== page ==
Einstein's special relativity has proven more useful than ever, as scientists have now used it to discover an alien planet around another star.

The newfound world—nicknamed "Einstein's planet" by the astronomers who discovered it—is the latest of more than 800 planets known to exist beyond our solar system, and the first to be found through this method.

Read more

From the Center for Particle Astrophysics

Cosmic background: from quantum to cosmos

Craig Hogan

Craig Hogan, director of the Center for Particle Astrophysics, wrote this column.

The first great breakthrough of 20th-century physics came just as it dawned, in late 1900, when Max Planck derived from simple quantum principles an exact universal formula for the spectrum, or amount of light at each frequency, emitted by opaque matter.

A related breakthrough in cosmology came many decades later, when it was found that radiation with precisely Planck's spectrum is found not only in the laboratory, but also coming from all directions in the sky. This simple fact carries a profound message about cosmic history: The entire universe is expanding from a state when matter everywhere was once hot, dense and opaque. The cosmic radiation is left over from the earliest moments of the cosmic expansion—the big bang.

In recent decades, measurements have shown that the cosmic radiation is not at exactly just one temperature, but varies by a tiny amount in different directions—a little colder here, a little hotter there. The early universe was not perfectly uniform, which is a good thing, because those tiny variations eventually led to the formation of galaxies and, of course, us.

The rich complexity of cosmic structure now provides more things to measure than just a single temperature. Cosmological information today is so precise and diverse that it informs us about new physics, not just the other way around. The structure and evolution of the universe is measured in different ways—for example, with surveys of galaxies and maps of the background radiation. By comparing different probes, we learn about the physics that connects them as well the new physics that creates structure. Perhaps the most famous example is dark energy, a behavior of nature measured only by its effects on the largest scales.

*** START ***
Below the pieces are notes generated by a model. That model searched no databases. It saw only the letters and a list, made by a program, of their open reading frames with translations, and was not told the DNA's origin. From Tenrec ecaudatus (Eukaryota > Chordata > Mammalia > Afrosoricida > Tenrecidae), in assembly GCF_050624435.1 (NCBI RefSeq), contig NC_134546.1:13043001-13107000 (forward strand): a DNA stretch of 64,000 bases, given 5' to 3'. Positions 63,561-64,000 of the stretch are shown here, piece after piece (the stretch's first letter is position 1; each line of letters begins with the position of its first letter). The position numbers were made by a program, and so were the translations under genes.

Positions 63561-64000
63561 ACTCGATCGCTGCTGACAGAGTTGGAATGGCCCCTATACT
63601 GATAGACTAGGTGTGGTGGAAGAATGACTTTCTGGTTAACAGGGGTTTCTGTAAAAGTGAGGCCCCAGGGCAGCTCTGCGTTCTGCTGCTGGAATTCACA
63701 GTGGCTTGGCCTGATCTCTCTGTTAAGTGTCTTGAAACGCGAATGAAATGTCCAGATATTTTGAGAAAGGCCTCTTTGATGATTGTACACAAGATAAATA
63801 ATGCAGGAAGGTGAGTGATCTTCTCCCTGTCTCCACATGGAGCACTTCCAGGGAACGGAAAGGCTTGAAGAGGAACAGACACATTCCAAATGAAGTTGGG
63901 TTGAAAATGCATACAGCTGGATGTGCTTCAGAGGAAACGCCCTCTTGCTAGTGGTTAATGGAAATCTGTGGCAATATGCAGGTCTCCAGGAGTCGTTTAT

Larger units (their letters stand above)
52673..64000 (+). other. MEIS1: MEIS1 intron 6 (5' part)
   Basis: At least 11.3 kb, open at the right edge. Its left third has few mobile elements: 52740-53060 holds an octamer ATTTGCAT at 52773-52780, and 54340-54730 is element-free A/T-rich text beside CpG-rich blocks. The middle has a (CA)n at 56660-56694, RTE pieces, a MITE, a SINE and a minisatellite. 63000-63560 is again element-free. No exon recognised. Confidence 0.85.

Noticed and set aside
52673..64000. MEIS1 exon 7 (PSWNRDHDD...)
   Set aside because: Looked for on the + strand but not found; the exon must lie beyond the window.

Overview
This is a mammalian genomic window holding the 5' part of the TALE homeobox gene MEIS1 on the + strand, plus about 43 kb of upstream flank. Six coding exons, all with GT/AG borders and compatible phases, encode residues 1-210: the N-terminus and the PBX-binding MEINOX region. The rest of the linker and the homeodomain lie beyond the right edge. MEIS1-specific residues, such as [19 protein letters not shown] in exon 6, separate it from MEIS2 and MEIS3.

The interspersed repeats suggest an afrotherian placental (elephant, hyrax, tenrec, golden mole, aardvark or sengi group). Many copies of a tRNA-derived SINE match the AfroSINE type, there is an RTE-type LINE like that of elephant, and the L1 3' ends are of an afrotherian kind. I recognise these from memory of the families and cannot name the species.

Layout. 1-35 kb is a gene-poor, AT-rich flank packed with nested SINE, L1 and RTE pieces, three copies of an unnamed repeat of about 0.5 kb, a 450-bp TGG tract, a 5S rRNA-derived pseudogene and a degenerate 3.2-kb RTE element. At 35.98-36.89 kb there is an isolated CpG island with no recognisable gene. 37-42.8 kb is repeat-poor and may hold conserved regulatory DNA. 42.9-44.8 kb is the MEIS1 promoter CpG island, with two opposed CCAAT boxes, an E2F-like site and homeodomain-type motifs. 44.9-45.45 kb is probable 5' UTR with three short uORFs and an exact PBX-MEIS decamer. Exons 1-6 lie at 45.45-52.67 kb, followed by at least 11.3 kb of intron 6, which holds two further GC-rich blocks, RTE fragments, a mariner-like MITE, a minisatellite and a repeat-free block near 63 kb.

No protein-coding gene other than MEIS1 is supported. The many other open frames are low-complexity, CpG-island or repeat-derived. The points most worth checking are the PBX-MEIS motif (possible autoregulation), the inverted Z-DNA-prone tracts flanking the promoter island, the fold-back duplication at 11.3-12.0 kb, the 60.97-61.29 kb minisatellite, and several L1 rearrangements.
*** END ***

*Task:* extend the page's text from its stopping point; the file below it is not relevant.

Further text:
Measurements of cosmic background radiation have advanced rapidly in the last year with new high-resolution detectors in Chile and at the South Pole and with the release in March of definitive all-sky data from the Planck satellite. Some of these results offer tantalizing hints of new physics beyond the Standard Model, and future data may provide a reliable independent way to measure particle properties, such as neutrino masses. The new data radically constrain models of inflation, the new physics that powered the start of the cosmic expansion and created its originally quantum fluctuations. Although many earlier flights of theorists' imaginations have now been permanently grounded, the paradigm of inflationary cosmology has been spectacularly confirmed.

Fermilab scientists invented many techniques of precision cosmology, helped create the Sloan Digital Sky Survey that defines the state of the art in precision measurement of cosmic structure with galaxies, and are about to start operating a still deeper cosmic mapping project, the Dark Energy Survey. Exciting choices lie ahead as we plan our participation in future experiments, perhaps including measurements of cosmic background radiation.

Safety Update

ESH&Q weekly report,
May 14

This week's safety report, compiled by the Fermilab ESH&Q section, contains five incidents.

An employee had a coworker remove a tick from his head while working outdoors. The Medical Office removed another tick the following morning. He received first-aid treatment.

An employee was stung on the arm by a bee. He received first-aid treatment.

An employee suffered a puncture laceration when the screwdriver he was using slipped and struck his left thumb. He received first-aid treatment.

An employee backed a vehicle into a pole in the parking lot. There were no injuries.

An employee experienced stinging eyes, stuffy nose and a taste of dirt after moving into his new office.

Find the full report here.


Today's New Announcements

English country dancing Sunday afternoon at Kuhn Barn - May 19

Windows legacy print server, fermi-wprt, will be retired on June 3

Bologna workshop in honor of Franco Rimondi

Martial arts class - begins May 20

OneNote 2010 class offered - May 22

Fermilab Family Outdoor Fair - June 9

DASTOW scheduled - June 21

Fermilab prairie quadrat study

46th Fermilab Users Meeting registration now open

Register for Argonne-UChicago-Fermilab collaboration meeting

Changes to U.S. visa procedures

10,000 Steps-A-Day enrollment

Open gym basketball Tuesday evenings

Scottish country dancing meets Tuesday evenings in Kuhn Barn

Outdoor soccer at the Village

International folk dancing meets Thursday evenings in Kuhn Barn